IN A bid to fight against Covid-19, the UK has temporarily relaxed the elements of competition law.
The latest move on Thursday (19) has come as part of a package of measures to allow supermarkets to work together to feed the nation.
It allows retailers to share data with each other on stock levels, cooperate to keep shops open, or share distribution depots and delivery vans.
The move also allows retailers to pool staff with one another to help meet demand.
Business Secretary Alok Sharma said: “In these extraordinary and challenging times, it is important that we remove barriers to our supermarkets working together to serve customers, particularly those who are elderly, ill or vulnerable in all parts of the UK.
“The temporary relaxation of competition law for the food sector will allow supermarkets to cooperate with each other to keep their shops staffed, their shelves stocked, and the nation fed.
“I am clear that we will continue to do whatever it takes to support business through this extremely difficult period.”
British environment secretary George Eustice confirmed that elements of the law were temporarily waived in a meeting on Thursday (19) with chief executives from the UK’s leading supermarkets and food industry representatives.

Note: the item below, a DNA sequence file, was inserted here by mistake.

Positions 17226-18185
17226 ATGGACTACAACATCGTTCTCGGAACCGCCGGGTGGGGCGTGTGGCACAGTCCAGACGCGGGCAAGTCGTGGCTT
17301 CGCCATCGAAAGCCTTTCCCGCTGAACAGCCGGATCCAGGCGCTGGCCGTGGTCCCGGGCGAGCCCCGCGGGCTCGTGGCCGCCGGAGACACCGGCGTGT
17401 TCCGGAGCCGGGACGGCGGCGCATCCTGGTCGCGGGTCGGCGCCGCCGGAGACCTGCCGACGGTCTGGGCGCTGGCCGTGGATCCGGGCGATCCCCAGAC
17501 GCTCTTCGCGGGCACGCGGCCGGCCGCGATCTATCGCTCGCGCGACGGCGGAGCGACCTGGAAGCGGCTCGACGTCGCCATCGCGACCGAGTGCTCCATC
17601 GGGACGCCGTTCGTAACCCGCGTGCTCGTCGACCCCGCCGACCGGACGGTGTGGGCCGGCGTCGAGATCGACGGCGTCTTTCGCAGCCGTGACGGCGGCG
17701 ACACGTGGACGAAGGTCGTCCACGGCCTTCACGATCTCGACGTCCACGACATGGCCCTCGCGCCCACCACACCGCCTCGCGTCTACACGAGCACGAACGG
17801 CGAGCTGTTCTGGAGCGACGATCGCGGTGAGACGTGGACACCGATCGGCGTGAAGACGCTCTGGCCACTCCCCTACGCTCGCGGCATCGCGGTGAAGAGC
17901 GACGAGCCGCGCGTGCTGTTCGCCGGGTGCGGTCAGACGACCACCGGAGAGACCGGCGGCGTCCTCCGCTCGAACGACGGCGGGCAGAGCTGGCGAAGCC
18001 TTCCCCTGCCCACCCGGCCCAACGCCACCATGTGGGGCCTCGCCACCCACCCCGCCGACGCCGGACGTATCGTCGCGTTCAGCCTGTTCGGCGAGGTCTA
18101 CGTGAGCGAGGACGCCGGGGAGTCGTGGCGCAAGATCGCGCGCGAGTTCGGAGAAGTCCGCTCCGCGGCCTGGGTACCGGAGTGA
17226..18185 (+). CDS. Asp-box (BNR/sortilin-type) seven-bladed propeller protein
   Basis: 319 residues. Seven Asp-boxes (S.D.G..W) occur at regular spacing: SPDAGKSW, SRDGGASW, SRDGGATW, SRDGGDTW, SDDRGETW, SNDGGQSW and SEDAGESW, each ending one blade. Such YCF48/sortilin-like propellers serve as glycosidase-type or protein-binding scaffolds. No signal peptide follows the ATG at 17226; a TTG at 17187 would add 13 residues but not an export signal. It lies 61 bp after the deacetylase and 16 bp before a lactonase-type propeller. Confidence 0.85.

The government has also temporarily relaxed rules around drivers’ hours, so retailers can deliver more food to stores, and is waiving the 5p plastic bag charge for online purchases to speed up deliveries.
The support for supermarkets comes as the government and retailers continue to urge people to shop considerately and look out for their friends, family and neighbours.
Legislation will be laid shortly to amend elements of the Competition Act 1998, which prevents certain types of anti-competitive behaviour. It can be relaxed in exceptional circumstances.
This will be a specific, temporary relaxation to enable retailers to work together for the sole purpose of feeding the nation during these unprecedented circumstances.
It will not allow any activity that does not meet this requirement.
The change to drivers’ hours rules, which came into effect on Friday (20), will mean delivery drivers are able to work slightly longer hours – helping supermarkets offer additional delivery slots, which is particularly important for vulnerable people and those staying at home during the Covid-19 outbreak.
It will also provide extra capacity if drivers are unwell.